The plaintiffs in a 403(b) ERISA lawsuit targeting John Hopkins University have filed a settlement motion and other case-closing documents in federal court.
In their initial complaint and subsequent argumentation, plaintiffs alleged that fiduciaries of the Johns Hopkins University 403(b) plan violated Sections 404 and 406 of the Employee Retirement Income Security Act (ERISA). The case was one of a number filed in district courts across the country by the same counsel—Schlichter, Bogard and Denton—that brought virtually identical claims against several other big-ticket universities.
In this particular case, the plaintiffs argued Johns Hopkins had “not prudently managed its pension plan, known as a 403(b) plan, in violation of ERISA.” Plaintiffs further alleged, like their counterparts suing other universities, that Johns Hopkins had not managed the plan for the exclusive purpose of providing benefits to participants and their beneficiaries.
News that the parties have reached a settlement comes nearly two years after the U.S. District Court for the District of Maryland granted in part and denied in part the defendants’ motion to dismiss the Employee Retirement Income Security Act (ERISA) lawsuit. Technically, the motion was granted to the extent plaintiffs alleged under Counts I, III, and V that “Johns Hopkins acted imprudently by offering too many investment options or higher-cost share classes in the plan,” and for Counts II, IV, and VI, to the extent that plaintiffs alleged that maintaining “mutual funds or that revenue sharing from a mutual fund is a prohibited transaction.” The motion was denied in all other respects.
Following the Maryland Court’s order, plaintiffs asserted that two of the district court decisions upon which the Court relied erred by conflating institutional non-mutual fund vehicles with institutional mutual fund share classes, and overlooked the Supreme Court’s instruction to apply trust law when evaluating the scope of a fiduciary’s duty regarding mutual fund shares. As a result, Plaintiffs moved for partial reconsideration of the dismissal order on October 12, 2017. Plaintiffs’ motion was later denied on August 14, 2018.
From here, the parties proceeded to discovery after defendant’s motion to dismiss was decided. The parties negotiated a stipulated confidentiality and seal order and a stipulation for discovery of hard copy documents and electronically stored information. According to case documents, at the time the parties reached a settlement, the defense had completed its production of all minutes and meeting materials of the plan’s fiduciaries, fee and performance disclosures, and other materials requested by plaintiffs.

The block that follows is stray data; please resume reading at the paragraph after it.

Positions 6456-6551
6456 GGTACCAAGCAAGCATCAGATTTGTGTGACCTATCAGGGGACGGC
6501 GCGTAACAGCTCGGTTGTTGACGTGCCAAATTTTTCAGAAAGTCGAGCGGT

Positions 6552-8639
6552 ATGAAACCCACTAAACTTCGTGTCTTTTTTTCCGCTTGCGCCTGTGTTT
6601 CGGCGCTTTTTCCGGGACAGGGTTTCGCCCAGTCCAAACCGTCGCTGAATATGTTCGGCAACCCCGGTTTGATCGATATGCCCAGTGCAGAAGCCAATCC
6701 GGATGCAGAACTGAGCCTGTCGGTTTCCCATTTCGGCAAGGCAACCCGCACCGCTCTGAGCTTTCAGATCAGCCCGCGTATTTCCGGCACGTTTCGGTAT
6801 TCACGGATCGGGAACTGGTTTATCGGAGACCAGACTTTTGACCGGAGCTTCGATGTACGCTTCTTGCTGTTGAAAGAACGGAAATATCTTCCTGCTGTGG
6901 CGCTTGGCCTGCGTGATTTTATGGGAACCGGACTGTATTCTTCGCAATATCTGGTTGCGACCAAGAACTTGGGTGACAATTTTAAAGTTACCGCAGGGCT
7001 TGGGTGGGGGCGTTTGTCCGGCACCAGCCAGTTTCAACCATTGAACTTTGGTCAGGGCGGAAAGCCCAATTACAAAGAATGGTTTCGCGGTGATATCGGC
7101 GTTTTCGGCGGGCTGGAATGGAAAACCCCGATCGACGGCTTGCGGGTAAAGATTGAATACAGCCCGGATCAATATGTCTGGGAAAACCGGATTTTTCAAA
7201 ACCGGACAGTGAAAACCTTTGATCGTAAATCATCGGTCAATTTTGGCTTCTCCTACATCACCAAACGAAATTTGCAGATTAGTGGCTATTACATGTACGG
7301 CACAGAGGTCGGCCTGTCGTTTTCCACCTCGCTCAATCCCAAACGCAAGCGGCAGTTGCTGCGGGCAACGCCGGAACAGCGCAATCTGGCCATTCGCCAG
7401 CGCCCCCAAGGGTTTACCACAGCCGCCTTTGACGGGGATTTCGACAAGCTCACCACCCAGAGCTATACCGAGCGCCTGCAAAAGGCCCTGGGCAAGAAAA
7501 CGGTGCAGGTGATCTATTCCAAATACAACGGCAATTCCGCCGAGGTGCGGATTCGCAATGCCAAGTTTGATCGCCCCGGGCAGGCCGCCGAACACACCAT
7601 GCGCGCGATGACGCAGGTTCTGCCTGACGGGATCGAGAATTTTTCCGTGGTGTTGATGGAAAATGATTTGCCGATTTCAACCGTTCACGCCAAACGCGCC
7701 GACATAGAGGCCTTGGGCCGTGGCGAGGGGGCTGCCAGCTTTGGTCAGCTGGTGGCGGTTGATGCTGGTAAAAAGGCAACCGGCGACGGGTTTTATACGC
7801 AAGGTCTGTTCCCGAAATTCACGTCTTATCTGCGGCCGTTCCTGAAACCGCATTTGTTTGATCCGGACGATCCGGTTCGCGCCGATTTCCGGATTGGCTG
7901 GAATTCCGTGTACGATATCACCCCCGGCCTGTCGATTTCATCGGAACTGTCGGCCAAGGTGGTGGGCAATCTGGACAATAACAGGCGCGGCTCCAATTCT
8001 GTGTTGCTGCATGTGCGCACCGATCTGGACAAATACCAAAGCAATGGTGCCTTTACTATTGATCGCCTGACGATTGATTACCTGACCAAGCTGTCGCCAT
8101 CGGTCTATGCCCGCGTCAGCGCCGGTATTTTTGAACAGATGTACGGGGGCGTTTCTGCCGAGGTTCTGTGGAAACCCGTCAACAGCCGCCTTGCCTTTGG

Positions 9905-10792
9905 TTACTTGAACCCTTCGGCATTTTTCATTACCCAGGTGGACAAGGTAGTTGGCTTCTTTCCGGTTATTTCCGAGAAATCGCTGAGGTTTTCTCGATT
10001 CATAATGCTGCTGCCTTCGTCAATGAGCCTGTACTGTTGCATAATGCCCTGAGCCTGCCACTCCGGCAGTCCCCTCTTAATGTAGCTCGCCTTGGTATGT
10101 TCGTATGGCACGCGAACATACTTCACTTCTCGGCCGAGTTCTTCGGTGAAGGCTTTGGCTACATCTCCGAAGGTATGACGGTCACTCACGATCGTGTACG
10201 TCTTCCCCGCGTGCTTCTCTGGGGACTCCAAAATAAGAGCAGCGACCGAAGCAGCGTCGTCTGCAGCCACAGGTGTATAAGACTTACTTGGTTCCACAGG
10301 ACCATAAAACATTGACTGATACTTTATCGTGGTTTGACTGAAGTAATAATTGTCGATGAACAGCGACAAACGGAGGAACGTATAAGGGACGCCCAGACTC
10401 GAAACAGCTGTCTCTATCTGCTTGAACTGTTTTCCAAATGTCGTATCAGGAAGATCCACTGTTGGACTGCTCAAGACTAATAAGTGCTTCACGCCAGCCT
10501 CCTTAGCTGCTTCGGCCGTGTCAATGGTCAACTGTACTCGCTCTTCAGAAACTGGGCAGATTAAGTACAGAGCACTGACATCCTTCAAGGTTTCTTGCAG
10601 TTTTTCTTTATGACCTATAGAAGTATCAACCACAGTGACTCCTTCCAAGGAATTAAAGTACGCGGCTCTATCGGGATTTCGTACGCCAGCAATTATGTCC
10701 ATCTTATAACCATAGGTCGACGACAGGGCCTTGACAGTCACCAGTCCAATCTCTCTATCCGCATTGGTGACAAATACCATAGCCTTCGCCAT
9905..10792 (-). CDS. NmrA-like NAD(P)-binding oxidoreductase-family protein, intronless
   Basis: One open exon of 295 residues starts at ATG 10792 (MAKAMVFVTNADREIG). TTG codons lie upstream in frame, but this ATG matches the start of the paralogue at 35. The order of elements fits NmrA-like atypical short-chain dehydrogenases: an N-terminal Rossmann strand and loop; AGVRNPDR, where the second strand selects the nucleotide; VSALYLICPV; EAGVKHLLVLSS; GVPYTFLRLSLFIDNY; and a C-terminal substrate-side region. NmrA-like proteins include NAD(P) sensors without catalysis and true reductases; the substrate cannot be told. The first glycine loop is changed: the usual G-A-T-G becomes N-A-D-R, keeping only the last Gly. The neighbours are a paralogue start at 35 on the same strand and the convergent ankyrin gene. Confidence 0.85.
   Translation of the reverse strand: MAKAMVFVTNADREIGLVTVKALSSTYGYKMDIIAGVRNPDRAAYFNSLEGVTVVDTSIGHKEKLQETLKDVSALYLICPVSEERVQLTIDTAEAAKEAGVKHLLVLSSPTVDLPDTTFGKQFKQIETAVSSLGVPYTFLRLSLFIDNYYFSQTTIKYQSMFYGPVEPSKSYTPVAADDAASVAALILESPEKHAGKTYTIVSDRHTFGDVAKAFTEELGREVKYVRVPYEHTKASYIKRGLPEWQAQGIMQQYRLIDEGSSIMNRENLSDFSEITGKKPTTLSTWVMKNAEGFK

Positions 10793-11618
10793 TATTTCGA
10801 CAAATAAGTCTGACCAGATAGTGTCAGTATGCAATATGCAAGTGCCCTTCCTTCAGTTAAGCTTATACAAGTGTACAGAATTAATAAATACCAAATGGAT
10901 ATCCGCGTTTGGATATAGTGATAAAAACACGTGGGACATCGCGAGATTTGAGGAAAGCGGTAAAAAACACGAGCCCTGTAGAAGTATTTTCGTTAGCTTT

Case documents show the defendants moved to certify the court’s dismissal order for an immediate interlocutory appeal under 28 U.S.C. Section 1292(b) on November 10, 2017. The Court granted the defendants’ motion on August 15, 2018, and stayed the case pending appeal. The 4th U.S. Circuit Court of Appeals subsequently granted the defendants’ petition for interlocutory appeal. To allow settlement discussions to proceed, the briefing schedule for the appeal was extended multiple times. As a result, John Hopkins has not filed its opening brief and appendix with the 4th Circuit.
While the appeal was pending, the parties engaged in settlement discussions, case documents explain. In accordance with the 4th Circuit’s Local Rule 33, a mediation conference was scheduled with a 4th Circuit mediator. On April 11, 2019, the parties participated in an in-person all-day mediation session, which resulted in an agreement on the monetary portion of the settlement. Over more than two months, the parties negotiated non-monetary terms involving actions to be taken by defendants and changes to the plan. Only on July 17, 2019, did the parties finally reach an agreement on all terms.
According to the settlement motion filed by the plaintiffs, the settlement will cause John Hopkins defendants to deposit $14 million as the gross settlement amount in an interest-bearing settlement account. The settlement fund will be used “to pay the participants’ recoveries, administrative expenses to facilitate the settlement, and plaintiffs’ counsel’s attorneys’ fees and costs, and class representatives’ compensation if awarded by the court.”